Nun Made Advances in Science Education in Hawaii

By Zoellick, Sarah | Honolulu Star - Advertiser, March 8, 2012 | Go to article overview

Nun Made Advances in Science Education in Hawaii


Zoellick, Sarah, Honolulu Star - Advertiser


Sister Edna Louise DeManche of Honolulu, a nun with a passion for studying and teaching biology, died Feb. 21 at the Malia o ka Malu Convent. She was 96.

DeManche moved to Hawaii in 1940 to teach science and English to middle- and high-schoolers at Maryknoll School. In addition to her work in the classroom, she was well-known for her assertion that science and religion aren't competing ideals.

"If you're going to talk of religion and say that God created the world, science buys that," she told a Hono­lulu Advertiser reporter in 2001. "If you're going to talk about evolution, then you're asking practical problems about nature, and the Bible has nothing to say about that."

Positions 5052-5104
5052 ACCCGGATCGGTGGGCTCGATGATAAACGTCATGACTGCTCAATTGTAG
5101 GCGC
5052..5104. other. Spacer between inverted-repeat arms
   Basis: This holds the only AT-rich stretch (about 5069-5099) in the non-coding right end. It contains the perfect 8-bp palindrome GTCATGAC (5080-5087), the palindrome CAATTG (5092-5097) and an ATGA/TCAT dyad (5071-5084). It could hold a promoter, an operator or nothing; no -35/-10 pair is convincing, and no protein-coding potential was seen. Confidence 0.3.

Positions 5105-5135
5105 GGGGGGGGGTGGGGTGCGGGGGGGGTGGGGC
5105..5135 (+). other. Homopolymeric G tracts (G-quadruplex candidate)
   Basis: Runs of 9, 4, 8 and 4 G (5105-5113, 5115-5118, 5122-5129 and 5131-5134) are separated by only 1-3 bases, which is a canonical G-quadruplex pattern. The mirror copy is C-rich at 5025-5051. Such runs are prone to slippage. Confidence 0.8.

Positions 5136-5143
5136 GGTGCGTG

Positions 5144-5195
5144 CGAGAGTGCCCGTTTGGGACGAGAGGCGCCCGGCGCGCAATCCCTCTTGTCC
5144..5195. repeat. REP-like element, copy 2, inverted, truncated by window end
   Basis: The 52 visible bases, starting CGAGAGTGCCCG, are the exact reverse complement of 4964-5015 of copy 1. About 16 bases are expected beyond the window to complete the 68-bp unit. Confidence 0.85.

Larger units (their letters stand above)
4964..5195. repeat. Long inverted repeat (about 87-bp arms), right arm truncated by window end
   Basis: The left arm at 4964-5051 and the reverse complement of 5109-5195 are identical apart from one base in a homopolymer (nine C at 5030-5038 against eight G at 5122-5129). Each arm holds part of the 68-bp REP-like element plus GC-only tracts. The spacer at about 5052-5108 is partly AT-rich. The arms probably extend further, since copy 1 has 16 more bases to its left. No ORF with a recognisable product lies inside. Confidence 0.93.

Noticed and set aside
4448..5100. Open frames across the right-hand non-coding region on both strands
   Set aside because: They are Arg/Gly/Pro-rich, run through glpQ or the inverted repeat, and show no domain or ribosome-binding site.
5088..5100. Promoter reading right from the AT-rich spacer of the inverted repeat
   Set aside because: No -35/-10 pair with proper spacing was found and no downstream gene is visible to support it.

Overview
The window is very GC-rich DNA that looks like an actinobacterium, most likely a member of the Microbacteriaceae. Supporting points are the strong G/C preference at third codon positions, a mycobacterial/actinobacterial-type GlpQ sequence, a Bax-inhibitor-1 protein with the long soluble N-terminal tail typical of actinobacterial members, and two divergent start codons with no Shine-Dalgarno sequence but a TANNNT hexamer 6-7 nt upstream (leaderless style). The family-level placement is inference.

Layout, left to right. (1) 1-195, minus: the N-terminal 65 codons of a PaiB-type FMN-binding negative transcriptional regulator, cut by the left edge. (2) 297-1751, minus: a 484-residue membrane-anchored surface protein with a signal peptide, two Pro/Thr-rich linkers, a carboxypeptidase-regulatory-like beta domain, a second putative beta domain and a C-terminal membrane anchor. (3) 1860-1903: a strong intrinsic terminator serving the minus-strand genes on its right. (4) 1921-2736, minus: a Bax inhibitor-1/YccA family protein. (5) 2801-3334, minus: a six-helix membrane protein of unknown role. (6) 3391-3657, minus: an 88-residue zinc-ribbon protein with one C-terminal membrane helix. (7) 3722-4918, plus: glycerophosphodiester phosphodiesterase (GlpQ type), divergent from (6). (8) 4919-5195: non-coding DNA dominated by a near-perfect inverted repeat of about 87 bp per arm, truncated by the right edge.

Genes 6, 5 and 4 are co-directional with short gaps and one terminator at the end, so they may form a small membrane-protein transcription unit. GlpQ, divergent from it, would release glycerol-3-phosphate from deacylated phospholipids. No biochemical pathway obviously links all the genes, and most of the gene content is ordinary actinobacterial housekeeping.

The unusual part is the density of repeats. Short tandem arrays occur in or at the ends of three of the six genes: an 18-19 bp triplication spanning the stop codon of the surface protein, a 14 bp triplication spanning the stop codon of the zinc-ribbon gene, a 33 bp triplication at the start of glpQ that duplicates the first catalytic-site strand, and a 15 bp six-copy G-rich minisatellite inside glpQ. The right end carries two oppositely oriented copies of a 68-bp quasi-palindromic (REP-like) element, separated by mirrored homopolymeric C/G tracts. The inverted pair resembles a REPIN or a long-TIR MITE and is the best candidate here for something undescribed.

Throughout her long career, DeManche penned many scientific articles, school curricula, small books and teaching guides for Hawaii science educators.

When Gov. Linda Lingle was in office, she heard about a group of five educators DeManche was a part of that was working with the University of Hawaii to study ways to improve Hawaii's science education. DeManche provided Lingle with an outline of the group's work and Lingle followed up by asking for the entire report, but her term ended before the work was finished, said Sister Regina Mary Jenkins, provincial superior of the Sacred Hearts Sisters.

DeManche was born in 1915 in Marionville, Mo., to a nonreligious family. Her parents enrolled her in the Catholic school system when she was 12 years old not to make her religious, but because she was a "roughneck, little smart-aleck tomboy," she said in 2001. …

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